It was crowded in Lan Kwai Fong, Hong Kong's famously lively neighborhood known for its bars, nightlife, and foreigner-friendly establishments. This was during a long stretch of period during the pandemic when things in Hong Kong were pretty stable, and thus life moved on like normal.
As Bryan and I walked through a neighborhood that we had not visited in a long time, we continued to walk in circles searching for this restaurant that specialized in "lavish teppanyaki affair" with strong influence from both Japan and the US? What does that mean??
Soon after we stepped into Crown Super Deluxe Teppanyaki we started to understand. This place is not like a typical teppanyaki restaurant that we've visited in the US. Instead, it serves Japanese food with the flair and showmanship of US teppanyaki establishments. Think Benihana, but much more upscale.
Case in point. Moments after we sat down, this beautiful large lobster started looking at me. I cringed a bit, knowing that he would likely become part of our dinner later on in the day. There are actually several counters at Crown Super Deluxe Teppanyaki. It seemed like we were sitting at the lobster station where unlucky live lobsters were "prepared". I've always had trouble killing any live critters (e.g., I couldn't bring myself to step on ants when I was a kid, and I still struggle cooking live mussels). As such, this wasn't the most fun table for me to sit at.
I tried to ignore the lobster as we looked at the menu. We could choose from one of three different tasting menus: the Crown (HKD788) which included a choice between two types of US Prime beef, the Super (HKD788), which added sashimi, a seafood course, and AU Wagyu beef, and the Deluxe (HKD988), which added Spiny Lobster and A5 Kagoshima Wagyu.
Since this was our first time, we decided to go all out and try the Deluxe.
Next up, assorted sashimi from Toyosu Market (the market in Japan that replaced Tsukiji Fish Market) was serviceable but nothing particularly memorable.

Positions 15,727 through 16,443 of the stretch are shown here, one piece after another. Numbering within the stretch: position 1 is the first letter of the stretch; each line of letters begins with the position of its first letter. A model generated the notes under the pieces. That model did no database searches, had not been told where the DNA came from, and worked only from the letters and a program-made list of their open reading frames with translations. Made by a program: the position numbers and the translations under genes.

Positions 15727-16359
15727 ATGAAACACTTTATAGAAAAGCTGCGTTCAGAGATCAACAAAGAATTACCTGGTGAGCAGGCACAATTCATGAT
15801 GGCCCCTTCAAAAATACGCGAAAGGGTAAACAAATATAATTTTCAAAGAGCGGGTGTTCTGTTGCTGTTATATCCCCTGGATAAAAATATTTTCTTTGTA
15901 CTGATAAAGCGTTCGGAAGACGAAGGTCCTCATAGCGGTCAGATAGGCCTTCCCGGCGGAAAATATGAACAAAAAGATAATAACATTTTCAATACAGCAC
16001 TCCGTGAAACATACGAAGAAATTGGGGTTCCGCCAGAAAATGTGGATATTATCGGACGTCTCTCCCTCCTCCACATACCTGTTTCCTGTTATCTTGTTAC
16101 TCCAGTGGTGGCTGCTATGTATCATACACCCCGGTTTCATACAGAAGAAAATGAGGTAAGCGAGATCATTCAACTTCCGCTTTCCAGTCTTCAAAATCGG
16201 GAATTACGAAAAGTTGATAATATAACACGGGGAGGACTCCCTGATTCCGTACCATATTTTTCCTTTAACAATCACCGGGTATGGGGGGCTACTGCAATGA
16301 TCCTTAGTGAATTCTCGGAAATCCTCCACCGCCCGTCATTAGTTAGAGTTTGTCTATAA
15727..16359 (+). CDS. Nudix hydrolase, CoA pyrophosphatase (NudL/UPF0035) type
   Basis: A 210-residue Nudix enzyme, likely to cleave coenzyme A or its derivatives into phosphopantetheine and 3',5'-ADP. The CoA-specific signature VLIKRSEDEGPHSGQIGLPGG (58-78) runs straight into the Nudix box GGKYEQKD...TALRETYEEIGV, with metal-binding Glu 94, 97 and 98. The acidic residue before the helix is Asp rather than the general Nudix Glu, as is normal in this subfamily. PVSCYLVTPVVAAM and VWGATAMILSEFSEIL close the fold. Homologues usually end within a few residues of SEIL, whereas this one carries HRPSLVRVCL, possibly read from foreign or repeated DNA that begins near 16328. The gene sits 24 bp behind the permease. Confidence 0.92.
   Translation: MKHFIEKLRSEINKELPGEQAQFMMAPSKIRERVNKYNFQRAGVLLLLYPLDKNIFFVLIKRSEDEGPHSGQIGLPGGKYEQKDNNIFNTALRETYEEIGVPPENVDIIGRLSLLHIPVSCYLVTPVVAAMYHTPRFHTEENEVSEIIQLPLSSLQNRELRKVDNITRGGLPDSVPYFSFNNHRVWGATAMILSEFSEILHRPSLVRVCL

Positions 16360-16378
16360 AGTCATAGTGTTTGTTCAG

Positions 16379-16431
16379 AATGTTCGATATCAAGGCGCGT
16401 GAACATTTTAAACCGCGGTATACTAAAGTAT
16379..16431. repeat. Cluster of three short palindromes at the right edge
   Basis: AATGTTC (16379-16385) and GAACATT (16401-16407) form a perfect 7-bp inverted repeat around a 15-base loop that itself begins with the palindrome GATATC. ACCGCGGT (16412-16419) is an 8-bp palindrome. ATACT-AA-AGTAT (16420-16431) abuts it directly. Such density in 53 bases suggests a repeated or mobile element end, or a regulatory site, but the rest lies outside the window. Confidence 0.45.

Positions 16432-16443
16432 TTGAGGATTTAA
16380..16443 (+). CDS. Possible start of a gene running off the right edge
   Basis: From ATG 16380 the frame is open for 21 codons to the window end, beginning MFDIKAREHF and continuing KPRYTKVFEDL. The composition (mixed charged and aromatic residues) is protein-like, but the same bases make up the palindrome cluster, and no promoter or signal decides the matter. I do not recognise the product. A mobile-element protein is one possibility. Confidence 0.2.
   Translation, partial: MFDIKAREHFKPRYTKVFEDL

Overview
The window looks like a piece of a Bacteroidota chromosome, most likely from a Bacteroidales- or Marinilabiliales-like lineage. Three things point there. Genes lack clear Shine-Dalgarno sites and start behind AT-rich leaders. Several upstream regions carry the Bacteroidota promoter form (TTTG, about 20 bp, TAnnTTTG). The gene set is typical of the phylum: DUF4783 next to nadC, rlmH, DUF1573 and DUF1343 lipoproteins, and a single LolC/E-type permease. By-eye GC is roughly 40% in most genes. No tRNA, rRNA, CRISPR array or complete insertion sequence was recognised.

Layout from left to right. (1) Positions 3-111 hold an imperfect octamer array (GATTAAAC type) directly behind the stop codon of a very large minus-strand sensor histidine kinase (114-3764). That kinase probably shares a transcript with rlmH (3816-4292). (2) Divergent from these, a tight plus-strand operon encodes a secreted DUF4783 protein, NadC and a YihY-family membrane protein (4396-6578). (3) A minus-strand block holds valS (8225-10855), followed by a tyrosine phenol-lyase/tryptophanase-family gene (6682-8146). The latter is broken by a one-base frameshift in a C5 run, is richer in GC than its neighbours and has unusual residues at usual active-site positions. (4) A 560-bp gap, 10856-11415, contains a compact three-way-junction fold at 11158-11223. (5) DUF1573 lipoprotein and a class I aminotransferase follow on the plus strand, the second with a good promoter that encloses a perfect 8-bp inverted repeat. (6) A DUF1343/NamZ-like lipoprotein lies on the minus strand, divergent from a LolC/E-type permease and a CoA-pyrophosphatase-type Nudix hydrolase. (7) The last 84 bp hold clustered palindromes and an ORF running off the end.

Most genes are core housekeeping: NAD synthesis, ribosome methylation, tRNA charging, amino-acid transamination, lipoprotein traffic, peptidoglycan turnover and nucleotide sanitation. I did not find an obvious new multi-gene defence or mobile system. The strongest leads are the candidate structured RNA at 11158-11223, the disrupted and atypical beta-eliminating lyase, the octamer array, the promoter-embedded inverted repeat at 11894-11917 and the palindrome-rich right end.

The After Party
I’m not sure if ”After Party” is the right term, but after we finished our meal, our server invited us to go into the Whiskey Lounge to enjoy our desserts and (optionally) some drinks. In this room were bartenders, other guests, and magicians who would walk around from table to table. One magician came by our table and started to show us a magic trick. I honestly can’t remember exactly what the trick was, but I do remember being amazed by the outcome. Soon after, another server started pouring sake shots for everyone, and we all yelled a collective ”cheers!” before downing our drinks. This happened more than once. It was crazy loud, boisterous, and so different from the earlier part of the meal.
At that moment I certainly felt like I was in Lan Kwai Fong, partying with all the other revelers. Are we really in a post-Covid time?
Another gentleman at the table next to us bought us a drink, and we chatted a bit with him. Honestly, everyone was really, really friendly, though possibly a bit drunk.
We stayed for about 15-20 minutes before deciding to leave. What an interesting night!
This restaurant sources high quality, luxurious ingredients, and does a good job on executing Japanese teppanyaki. Black Sheep Restaurant Group has created a concept that I think will appeal to people who are looking for a fun, lively restaurant that serves impressive dishes in a theatrical environment designed to “wow.” Though I thought the food was good, I don’t think I’ll be going back. The loud, sensory-overload, vibe was interesting to experience once, but at the end of the day, it’s not my favorite type of place.
Crown Super Deluxe Teppanyaki Hong Kong
Mezzanine, LKF Tower, 33 Wyndham Street
Central HONG KONG